These mangled trains are a work of art. But would you risk $115 to see them?

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Mangled iron. Crushed trees. And loads of eye-popping graffiti.

That’s the pay off after hiking the 3-kilometre trail to ‘Train Wreck’, located on the outskirts of Canada’s resort town of Whistler.

After an easy stroll down a wooded path, across some train tracks and alongside the Cheakamus River, you’ll stumble into a train graveyard that dates back to the 1950s.

Here rusted hulks sit pinned between mammoth cedars — one even juts out a few feet over a small cliff. Many of the cars are in decent shape, making them the perfect canvass for some impressive urban artwork — it actually gives the place an oddly up-beat vibe.

If you want to see Train Wreck for yourself, you’ll have to chance a $115 ticket for trespassing — but that hasn’t stopped folks from checking out these modern relics…

 

Back in 1957 or 1958 a freight train derailed, sending its freight cars crashing into the forest. Yanking all 7 of the cars out of the woods was too time-consuming and expensive back then, so they left ’em.
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Being so close to town, the place became a popular spot for nature strolls and late-night parties. And over the years, local graffiti artists turned the rail cars into an unofficial art gallery.
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That attracted more hikers. Eventually, CN made it clear that it would start ticketing people who trespassed on the railway tracks to get to the site. At the moment, walking the track is the only way to get there.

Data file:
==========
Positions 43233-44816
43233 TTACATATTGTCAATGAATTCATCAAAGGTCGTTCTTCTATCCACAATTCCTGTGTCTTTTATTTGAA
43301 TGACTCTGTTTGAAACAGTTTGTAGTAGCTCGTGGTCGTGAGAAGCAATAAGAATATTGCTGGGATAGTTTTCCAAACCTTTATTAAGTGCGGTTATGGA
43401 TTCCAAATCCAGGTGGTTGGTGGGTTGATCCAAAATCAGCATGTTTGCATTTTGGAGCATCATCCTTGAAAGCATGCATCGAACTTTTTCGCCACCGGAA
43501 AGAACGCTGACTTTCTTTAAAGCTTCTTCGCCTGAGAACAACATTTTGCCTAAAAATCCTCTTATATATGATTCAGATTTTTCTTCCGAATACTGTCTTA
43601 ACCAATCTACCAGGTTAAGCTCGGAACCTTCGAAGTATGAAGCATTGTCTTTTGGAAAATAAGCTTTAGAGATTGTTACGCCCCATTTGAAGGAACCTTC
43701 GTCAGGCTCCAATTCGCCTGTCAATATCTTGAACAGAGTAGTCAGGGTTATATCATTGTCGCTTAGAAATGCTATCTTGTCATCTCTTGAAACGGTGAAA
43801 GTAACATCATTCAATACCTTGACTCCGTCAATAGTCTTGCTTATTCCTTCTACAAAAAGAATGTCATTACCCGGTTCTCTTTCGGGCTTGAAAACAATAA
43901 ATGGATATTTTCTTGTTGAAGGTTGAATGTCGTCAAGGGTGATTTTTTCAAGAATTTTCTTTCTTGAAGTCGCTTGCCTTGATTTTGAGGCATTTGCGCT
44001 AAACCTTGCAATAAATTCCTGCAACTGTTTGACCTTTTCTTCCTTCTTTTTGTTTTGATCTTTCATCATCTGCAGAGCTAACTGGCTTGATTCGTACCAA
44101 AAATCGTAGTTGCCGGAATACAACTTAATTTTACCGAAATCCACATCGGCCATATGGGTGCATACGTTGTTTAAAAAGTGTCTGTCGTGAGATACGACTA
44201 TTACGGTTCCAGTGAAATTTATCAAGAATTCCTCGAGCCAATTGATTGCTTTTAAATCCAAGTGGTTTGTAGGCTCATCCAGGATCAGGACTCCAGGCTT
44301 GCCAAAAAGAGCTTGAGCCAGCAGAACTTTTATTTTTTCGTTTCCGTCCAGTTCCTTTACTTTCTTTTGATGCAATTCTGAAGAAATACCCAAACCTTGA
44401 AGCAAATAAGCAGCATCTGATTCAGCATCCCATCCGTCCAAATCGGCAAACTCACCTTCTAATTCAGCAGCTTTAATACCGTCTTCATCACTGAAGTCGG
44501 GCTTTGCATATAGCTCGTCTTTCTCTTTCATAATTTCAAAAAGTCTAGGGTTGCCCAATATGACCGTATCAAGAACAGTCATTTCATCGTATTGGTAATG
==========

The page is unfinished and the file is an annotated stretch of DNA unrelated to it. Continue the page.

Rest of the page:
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So Tourism Whistler stop promoting Train Wreck. But by then, tons of people (mostly locals) had fallen in love with the place.
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Now some residents want CN to build a new trail to the site — one that doesn’t require trespassing. BTW: CN has owned the tracks since 2004, but decided to speak up just last year.

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But considering the swack load of people we saw strolling around the rusted hulks that Friday afternoon, the threat of a $115 fine hasn’t kept hikers away.

You can find more information about Whistler’s Train Wreck, including how to get there, in this article by Whistler Hiatus.

 

 

Been on a unique trek lately?

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Or just share a snippet of your hiking tale in the comments below. Either way, it’s cool with me.

— Dustin Walker

About the author

Dustin Walker

Dustin Walker is a journalist, travel copywriter and editor/owner of Slick and Twisted Trails. Follow him on Twitter @dustinjaywalker